Lessons in world power via the lilting voice of Lucinda the lucid
Olympic highlight ... Zara Phillips, granddaughter of the Queen, in the cross country equestrian event. Photo: Pat Scala
By far the most lucid and entertaining member of the Australian Olympic broadcasting team is not Australian. She is an import, Lucinda Green, MBE, daughter of the late Major-General George Prior-Palmer and Lady Doreen Hersey Hope. Her name is Green thanks to once having been married to an Australian. She is a former multiple world and European champion and sounds exactly as you would expect the grand-daughter of a viceroy of India would sound.
Ms Green is not just superbly knowledgeable about her sport but is encyclopaedic about the human condition in the equestrian world. She seamlessly interweaves the private and competitive lives of the Olympians - births, deaths, marriages, divorces, separations, tragedies and triumphs - with an acute acumen about her sport, often predicting trouble before it happens. After an Australian rider, Lucinda Fredericks, was unable to steer her horse through a narrow gate in the cross country, Green observed: ''She was riding with a two-ring bit, which is a devil for turning.''
She was the perfect person to record one of the highlights of the Olympics, when Zara Phillips, grand-daughter of the Queen, daughter of Princess Anne (herself a former Olympic equestrian), rode superbly and bravely in the cross country to help put her country into medal contention. It was one of the few highlights for the Great Britain team thus far, which is suffering from the seemingly incurable disease among the English media of bragging before the event. Expectations are not being met.
Australia is no better off, though under less pressure than the hosts. At least the expectations were built on the foundation of one of the more extraordinary sustained performances at the Olympics for a mid-level nation. Australia finished fifth in the medal count in Beijing in 2008, fourth in Athens in 2004, fourth in Sydney in 2000, fifth in Atlanta in 1996 and ninth in Barcelona in 1992. Only the US, China, Russia and Germany won more than Australia's 221 medals over the five previous Olympics. A tremendous run.
Having also finished in the top 10 in the weighted medal count in Helsinki (1952), Melbourne (1956, third), Rome (1960), Tokyo (1964), Mexico City (1968), Munich (1972) and Los Angeles (1984), Australia ranks in the top 10 in all games of the modern era.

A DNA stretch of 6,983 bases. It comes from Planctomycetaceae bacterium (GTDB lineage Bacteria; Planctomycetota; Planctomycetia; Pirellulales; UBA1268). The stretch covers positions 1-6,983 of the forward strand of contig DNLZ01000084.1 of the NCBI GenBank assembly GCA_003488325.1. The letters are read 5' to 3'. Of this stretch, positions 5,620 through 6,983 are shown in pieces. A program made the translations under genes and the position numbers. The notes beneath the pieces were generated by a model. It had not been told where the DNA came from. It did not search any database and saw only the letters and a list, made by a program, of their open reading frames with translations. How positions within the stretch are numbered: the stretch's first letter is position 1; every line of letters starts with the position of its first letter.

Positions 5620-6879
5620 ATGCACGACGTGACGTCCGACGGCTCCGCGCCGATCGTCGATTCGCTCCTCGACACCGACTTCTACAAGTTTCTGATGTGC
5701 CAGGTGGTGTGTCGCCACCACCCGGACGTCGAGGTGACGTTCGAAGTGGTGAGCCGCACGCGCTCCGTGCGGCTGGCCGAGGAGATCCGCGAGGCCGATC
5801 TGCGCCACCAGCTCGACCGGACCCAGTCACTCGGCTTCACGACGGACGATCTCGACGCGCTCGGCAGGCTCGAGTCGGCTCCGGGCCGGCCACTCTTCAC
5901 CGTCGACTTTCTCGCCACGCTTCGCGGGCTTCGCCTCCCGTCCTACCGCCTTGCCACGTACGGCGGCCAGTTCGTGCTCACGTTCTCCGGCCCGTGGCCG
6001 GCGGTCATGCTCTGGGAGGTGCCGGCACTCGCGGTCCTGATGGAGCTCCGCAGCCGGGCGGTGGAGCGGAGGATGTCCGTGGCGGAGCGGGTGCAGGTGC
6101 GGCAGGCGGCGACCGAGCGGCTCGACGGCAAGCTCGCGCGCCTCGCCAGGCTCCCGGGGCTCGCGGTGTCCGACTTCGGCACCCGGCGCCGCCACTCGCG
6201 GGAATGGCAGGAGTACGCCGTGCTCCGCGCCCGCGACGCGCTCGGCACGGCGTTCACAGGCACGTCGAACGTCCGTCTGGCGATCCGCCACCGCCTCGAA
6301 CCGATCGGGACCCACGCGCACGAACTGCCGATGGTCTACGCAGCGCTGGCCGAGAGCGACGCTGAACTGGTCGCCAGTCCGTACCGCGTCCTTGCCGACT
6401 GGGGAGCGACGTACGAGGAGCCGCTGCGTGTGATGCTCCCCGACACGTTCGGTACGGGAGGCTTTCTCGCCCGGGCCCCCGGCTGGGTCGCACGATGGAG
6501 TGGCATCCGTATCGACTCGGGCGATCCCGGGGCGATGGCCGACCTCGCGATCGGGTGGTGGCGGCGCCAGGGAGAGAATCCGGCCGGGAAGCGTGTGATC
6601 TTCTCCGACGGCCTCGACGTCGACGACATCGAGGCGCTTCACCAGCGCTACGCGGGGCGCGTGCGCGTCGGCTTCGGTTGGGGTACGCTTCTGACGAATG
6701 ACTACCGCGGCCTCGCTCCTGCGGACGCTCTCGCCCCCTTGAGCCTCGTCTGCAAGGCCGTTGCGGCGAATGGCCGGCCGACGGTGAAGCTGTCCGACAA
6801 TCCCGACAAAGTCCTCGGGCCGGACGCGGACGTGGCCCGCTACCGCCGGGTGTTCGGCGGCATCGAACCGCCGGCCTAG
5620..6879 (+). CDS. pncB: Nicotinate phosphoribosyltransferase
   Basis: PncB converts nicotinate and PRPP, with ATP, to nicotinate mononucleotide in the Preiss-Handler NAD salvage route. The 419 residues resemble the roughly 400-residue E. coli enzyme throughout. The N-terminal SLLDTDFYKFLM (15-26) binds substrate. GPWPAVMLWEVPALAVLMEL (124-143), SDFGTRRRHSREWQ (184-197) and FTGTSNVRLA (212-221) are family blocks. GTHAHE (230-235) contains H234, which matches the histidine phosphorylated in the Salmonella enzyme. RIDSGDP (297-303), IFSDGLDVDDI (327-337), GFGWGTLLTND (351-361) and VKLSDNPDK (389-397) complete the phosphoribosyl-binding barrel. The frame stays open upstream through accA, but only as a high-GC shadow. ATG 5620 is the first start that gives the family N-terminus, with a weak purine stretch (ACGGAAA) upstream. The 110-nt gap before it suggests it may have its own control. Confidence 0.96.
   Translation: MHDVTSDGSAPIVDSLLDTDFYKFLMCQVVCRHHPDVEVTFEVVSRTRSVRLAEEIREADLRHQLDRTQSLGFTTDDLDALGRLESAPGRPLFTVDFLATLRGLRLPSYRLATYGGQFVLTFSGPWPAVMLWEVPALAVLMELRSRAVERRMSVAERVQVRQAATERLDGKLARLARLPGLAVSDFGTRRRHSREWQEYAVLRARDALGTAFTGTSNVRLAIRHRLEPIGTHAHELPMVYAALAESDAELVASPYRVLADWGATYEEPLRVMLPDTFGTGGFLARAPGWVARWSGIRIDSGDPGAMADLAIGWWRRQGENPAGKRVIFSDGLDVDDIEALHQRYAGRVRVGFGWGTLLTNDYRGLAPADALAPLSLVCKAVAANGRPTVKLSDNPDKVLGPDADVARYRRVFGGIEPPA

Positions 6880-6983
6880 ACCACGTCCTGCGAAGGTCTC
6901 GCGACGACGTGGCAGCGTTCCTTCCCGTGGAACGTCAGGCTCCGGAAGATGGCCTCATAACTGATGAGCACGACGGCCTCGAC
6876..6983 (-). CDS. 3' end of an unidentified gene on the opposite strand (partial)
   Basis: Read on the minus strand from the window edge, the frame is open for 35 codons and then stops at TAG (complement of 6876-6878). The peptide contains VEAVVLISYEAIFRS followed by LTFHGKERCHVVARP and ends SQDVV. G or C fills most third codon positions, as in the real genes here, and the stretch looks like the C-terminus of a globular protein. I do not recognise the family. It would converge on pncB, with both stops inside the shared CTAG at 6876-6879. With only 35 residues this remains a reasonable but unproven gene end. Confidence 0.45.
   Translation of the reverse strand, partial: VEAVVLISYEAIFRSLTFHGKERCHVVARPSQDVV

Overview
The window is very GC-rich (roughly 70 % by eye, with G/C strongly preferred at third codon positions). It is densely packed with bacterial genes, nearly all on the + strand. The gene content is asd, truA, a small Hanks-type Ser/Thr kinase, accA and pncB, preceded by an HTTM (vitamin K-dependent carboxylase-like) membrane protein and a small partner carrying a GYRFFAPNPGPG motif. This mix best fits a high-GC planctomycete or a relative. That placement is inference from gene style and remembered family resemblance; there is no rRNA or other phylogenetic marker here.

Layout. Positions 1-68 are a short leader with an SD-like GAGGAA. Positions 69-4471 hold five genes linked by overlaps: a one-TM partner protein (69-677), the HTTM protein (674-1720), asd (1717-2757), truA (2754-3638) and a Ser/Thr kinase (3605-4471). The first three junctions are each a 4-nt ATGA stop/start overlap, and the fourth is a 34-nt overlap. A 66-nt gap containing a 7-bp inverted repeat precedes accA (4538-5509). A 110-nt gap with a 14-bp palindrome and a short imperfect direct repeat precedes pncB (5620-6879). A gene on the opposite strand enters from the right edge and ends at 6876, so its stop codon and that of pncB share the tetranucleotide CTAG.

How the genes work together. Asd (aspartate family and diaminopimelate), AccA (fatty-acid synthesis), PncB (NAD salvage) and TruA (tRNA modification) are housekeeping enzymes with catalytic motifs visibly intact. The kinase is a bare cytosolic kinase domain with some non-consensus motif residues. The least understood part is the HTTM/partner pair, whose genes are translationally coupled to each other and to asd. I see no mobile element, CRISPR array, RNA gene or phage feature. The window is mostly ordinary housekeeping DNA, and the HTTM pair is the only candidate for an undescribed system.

Australia has performed so far ahead of Great Britain (140 medals) in the past 20 years that the British government followed the Australian sports development model and poured lottery funds into sport. The result was a brilliant fourth in Beijing, just ahead of Australia, which was duly and widely noted and treated as the springboard for triumph in London 2012.
Reality has intervened. After the first 50 events, Britain had not won a single gold, and had only four medals. The drought will end but will have taken a long time.
Australians are also suffering from an assumption of glory that has not been consummated. At the time of writing, Australia sat outside the top 10 for the first time in 20 years with many of our best medal chances already come and gone.
For the first time Australia is looking up the medal table at four Asian nations. The red flag of China and its sombre national anthem, The March of the Volunteers, have become fixtures at medal ceremonies. Australia also trails Japan, South Korea and even (a temporary quirk) North Korea.
The economic weight of the East Asian middle class is permeating the world's biggest sporting stage. The strongest element in Australia's Olympic contingent, the swimming team, has seen athletes from China, Japan and South Korea win 14 medals to Australia's six. Commentators expressed shock when they found a Vietnamese crew at the rowing. In the past 30 years, Asia's share of global gross domestic product has surged from 18 per cent to almost 30 per cent, according to the Asian Development Bank, and this economic revolution has seen the world's economic centre of gravity shift from the north Atlantic to the north Pacific.
Such a shift in the economic tectonic plates must lead to a shift in social weight. Australians are already acclimatised to China and the Chinese as a major market and major social and political influence. Chinese visitors are perceived as the salvation of the stressed Australian tourism industry.
London, the well spring of Australia's past, is providing a pointer to our future. Australians will need to acclimatise to a future in the Olympics where wealthy Asian nations seek to buy the glory of Olympic metal with much deeper pockets than our own.
It's been enjoyable listening to Lucinda Green watch this social evolution from the rarefied perch of the equestrian events. She described with enjoyment the emergence of the Japanese team in the dressage, then wryly observed the same team come unstuck in the cross-country. ''I don't want to be shortist or racist,'' she said, then proceeded to point out that you do need long legs to grip horses in the arduous conditions of the cross country event. Two Australians fell during the cross-country, along with Australia's medal chances, even with long legs.
She also noted of a rider from Thailand, Nina Ligon, in the cross-country: ''She can afford to buy good horses, but its another thing to be able to ride them, and she can.''
Even on the equestrian courses, the new Asia is rising.